So, what does this tell us about “wine” in the Bible and its use by God’s people? The biggest problem in this whole issue is terminology. Modern readers see the word “wine” in Scripture and imagine that it is the same thing a person could buy at the liquor store today. That is a mistake! Most modern wines are fortified with added sugars, yeast, and in some cases even distilled alcohols. In modern language we do not call grape juice simply “wine,” but ancient and biblical writers did. In modern usage wine is not diluted with water. In ancient times even pagans did this to alcoholic wines as well as juice that had been boiled and reduced. Clearly there were alcoholic wines, but this is much more complicated than many are willing to acknowledge. Ancient people did as many things with the product of the grape as we do with soft drinks. If today I told you “I drink cola” would you be right in assuming I consume drinks with sugar? No, I am a diabetic, so I drink diet (or sugar-free) “cola.” In the same way, the evidence from Scripture and the record of ancient wine consumption demands that when we read the word “wine” in Scripture we must consider the context to determine if the drink in question was alcoholic wine or “wine” that is what we would call “grape juice” or “must” (from the Latin word mustum referring to a wine that was simply fresh-squeezed grape juice).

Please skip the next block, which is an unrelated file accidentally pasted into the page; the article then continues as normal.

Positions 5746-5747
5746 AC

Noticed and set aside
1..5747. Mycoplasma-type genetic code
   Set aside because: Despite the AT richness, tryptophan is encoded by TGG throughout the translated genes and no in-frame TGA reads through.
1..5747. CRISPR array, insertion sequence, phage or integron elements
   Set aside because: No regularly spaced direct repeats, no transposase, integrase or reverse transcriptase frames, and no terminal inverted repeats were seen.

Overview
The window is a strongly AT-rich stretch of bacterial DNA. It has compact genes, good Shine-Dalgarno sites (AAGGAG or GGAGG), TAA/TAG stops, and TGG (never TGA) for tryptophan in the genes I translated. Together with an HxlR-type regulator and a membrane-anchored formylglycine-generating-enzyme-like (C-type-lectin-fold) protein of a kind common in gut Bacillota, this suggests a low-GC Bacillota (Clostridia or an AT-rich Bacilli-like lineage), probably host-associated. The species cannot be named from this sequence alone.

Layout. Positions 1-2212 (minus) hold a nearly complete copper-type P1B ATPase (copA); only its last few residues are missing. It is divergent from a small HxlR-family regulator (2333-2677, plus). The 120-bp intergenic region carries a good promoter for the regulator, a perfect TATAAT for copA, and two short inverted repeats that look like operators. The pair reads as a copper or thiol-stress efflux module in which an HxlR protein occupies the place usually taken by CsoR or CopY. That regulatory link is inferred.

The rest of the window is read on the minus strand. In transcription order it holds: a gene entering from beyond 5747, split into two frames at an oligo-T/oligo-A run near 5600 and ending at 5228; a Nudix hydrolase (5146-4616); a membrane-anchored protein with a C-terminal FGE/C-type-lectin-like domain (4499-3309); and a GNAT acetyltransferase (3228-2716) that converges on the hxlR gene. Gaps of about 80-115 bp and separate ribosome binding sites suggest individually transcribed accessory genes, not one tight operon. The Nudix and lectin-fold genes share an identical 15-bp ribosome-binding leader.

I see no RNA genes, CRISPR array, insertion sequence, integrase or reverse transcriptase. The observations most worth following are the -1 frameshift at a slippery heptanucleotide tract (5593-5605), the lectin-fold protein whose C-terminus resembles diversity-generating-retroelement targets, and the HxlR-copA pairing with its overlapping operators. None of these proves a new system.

A manuscript from the Dead Sea Scrolls confirms this distinction, speaking of separating out “the must (ha-almah) ” (4Q251 5.2), using the Hebrew word for “virgin” in much the same way we speak of “virgin olive oil.” In the Old Testament the way this was most frequently indicated was by the use of the word tirosh, which in the Hebrew refers to “new wine.” Tirosh is that which is found within the cluster of grapes (Isa. 65:8), while it was being trod with the feet (Micah 6:15), and fresh from the “presses” (Prov. 3:10). It is this which is said to cheer “both God and man” (Judges 9:13), while the more generic word for “wine (yayin) is described as a “mocker” (Prov. 20:1) which kings ought not drink (Prov. 31:4). How can this be talking about the same type of drink? Tirosh was considered a blessing from God (Deut. 7:13; 11:14; 33:28) and taken away as punishment (Deut. 28:51; Isa. 24:7; 62:8). But man is warned not to “look upon” the more generic type of “wine (yayin)—going on to picture what likely describes the process of alcoholic fermentation—“when it is red, when it giveth his colour in the cup, when it moveth itself aright” (Prov 23:31, KJV). Only once is tirosh clearly used in a negative sense when it is joined with “harlotry” and the more generic word for “wine”yayin where all three are said to “enslave the heart” (Hosea 4:11, NKJV). This may not infer intoxication so much as indulgence. Scripture describes “storehouses” for “new wine (tirosh) (2 Chron. 32:28), which may infer the use of some technique to store juice unfermented. It is possible that tirosh, at times can refer to wine that goes on to ferment, just as yayin can refer to wine that is unfermented (cf. Isa. 16:10; Jer. 48:33), but the two are not synonymous. This shows us that not all “wine” was the same. This is further evident in the account of Daniel, Shadrach, Meshach, and Abed-nego. There was something different about the type of wine the king drank and that which these young men requested to drink instead (Dan. 1:5, 8). This could have been an issue of Mosaic cleanliness, but it could also have concerned the nature of the drink itself.